WASHINGTON -- President Reagan returned to the White House Sunday from four days of seclusion at his California ranch, where aides said he telephoned Syrian President Hafez Assad to thank him for Syria's 'assistance' in the return of American reporter Jeremy Levin.
The president and Mrs. Reagan returned to Washington in the evening after the first vacation of Reagan's second term, which they spent at the mountaintop ranch in summer-like weather and largely uninterrupted by world events.
White House spokesman Larry Speakes disclosed that Reagan personally telephoned Assad Saturday and, through a translator, spoke about 10 to 12 minutes.
'The president described it as a warm exchange,' Speakes told reporters aboard Air Force One. 'The purpose of the call was to express his appreciation for Syria's assistance in the return of Jeremy Levin.'
Speakes would not say whether Syria in any way helped with Levin's escape but said Reagan praised Assad for his troops being 'very cooperative after he (Levin) arrived' at their camp after two hours of walking from the Bekaa Valley apartment where he was held.
'During the conversation, Assad indicated he was pleased he was able to be of assistance and indicated he would continue to work for the release of the three other hostages,' Speakes said.
Reagan was taking Monday -- President's Day -- off from official duties and then was to prepare for meetings Wednesday with British Prime Minister Margaret Thatcher that will focus on arms control, the strength ofthe dollar and huge U.S. budget deficits..
He is expected to hold a news conference later in the week.
For the last few days, world issues have been kept in the background as Reagan spent his days horseback riding, chopping wood, clearing brush and tending to other ranch chores far from public view in an environment he has described as a tonic that relives the rigors of public life.
In an interview published Sunday in the Santa Barbara News-Press, Reagan said he enjoys his visits to the ranch because 'when you get in there, the world is gone.'
'I'll tell you,' he said, 'I think that particular place casts a spell on you.'
Reagan said the five-room adobe ranch house and rustic setting offer a welcome contrast to day-to-day life in the White House, where the luxury is offset by 'a kind of a bird-in-a-gilded-cage feeling.'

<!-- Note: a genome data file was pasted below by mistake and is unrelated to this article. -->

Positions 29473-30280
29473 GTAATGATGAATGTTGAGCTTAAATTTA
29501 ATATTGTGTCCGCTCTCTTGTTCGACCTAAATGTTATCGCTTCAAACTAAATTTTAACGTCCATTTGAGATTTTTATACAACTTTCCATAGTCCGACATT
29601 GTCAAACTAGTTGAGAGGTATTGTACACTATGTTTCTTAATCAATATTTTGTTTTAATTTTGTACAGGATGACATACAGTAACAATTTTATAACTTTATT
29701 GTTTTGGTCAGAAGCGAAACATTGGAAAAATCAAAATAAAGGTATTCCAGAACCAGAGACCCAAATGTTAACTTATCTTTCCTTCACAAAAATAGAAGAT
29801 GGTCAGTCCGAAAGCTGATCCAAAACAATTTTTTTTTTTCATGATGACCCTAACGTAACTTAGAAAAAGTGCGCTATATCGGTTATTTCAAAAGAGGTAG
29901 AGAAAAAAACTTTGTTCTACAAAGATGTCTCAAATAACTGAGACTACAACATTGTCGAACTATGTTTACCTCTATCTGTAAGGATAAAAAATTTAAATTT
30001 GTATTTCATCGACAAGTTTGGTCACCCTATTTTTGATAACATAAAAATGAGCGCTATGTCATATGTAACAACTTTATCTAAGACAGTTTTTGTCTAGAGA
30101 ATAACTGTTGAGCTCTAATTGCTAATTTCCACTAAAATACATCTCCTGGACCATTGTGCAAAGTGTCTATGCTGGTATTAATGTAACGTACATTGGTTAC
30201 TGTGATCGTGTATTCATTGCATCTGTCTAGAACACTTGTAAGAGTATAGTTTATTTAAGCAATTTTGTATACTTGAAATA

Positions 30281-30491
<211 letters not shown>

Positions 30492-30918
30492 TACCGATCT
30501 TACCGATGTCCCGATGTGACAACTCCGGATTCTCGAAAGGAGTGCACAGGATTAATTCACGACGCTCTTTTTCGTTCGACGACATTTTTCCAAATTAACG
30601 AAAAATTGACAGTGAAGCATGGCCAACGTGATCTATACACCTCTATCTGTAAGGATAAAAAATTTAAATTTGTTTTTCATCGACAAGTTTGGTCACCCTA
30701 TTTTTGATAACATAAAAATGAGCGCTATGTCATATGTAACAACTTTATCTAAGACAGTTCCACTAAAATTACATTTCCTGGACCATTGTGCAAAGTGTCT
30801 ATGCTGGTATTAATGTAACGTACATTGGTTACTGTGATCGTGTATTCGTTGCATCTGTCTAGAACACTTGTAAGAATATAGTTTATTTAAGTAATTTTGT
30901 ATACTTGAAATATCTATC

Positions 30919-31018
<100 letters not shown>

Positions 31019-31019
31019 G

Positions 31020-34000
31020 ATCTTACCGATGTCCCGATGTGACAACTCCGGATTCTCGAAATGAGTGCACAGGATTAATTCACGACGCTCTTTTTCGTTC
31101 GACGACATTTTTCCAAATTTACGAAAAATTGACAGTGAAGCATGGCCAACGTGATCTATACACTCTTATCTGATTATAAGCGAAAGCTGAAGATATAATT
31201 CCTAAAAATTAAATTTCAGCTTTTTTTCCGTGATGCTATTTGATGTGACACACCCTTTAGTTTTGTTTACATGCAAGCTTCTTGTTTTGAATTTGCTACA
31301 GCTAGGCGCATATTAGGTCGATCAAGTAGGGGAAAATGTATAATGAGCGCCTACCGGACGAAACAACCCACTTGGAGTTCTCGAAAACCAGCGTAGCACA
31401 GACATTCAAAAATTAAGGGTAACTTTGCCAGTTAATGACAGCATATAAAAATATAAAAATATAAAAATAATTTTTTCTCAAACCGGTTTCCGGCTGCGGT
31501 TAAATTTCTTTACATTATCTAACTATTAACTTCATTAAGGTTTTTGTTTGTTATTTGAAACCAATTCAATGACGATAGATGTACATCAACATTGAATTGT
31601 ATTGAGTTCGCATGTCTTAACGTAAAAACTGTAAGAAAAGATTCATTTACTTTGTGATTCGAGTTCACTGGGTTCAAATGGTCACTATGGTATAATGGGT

'This is one of the benefits of going up to Camp David,' Reagan said of the presidential retreat in the Maryland mountains where he spends most weekends. 'There you go and you spend a weekend in a normal size house, where you can open a door and go out in the backyard and things of that kind.'
At the same time, Reagan defended himself against allegations his regular jaunts back to California, which have averaged better than one every two months, place him on vacation any more than his recent predecessors. Last year, he took some six weeks of vacation time.
Scoffing at those who suggest he is a leisure-time president, he recounted President Carter's frequent trips to Georgia, President Ford's ski trips to Vail, Colo., President Nixon's retreats to Florida and California, President Eisenhower's golf excursions to Augusta, Ga., and even Franklin Roosevelt's visits to Warm Springs, Ga.
'I think Nancy put it best: 'Presidents don't get vacations. They just get a change of scenery,'' Reagan said. 'And you're still president. The job goes with you.'
'You find that there's something that you need,' the 74-year-old Reagan said. 'And I look at it another way: at my age, how many more years do I have to go to the ranch and enjoy the ranch? You give up an awful lot in privacy and so forth in these positions and I think you're entitled.'
From the ranch, some 2,400 feet up in the Santa Ynez Mountains, the Reagans command a view of the blue waters of the Pacific on one side and the green Santa Ynez Valley on the other.
And while he values the time he spends away from Washington, the president said he and the first lady have no plans to retire to the privacy of Rancho del Cielo four years from now.
'I couldn't get that far from the ocean,' he said.
Ruling out Palm Springs and its environs because he has 'never been a great aficionado of the desert,' Reagan said he expects to again settle in the Los Angeles area and make occasional trips to the ranch.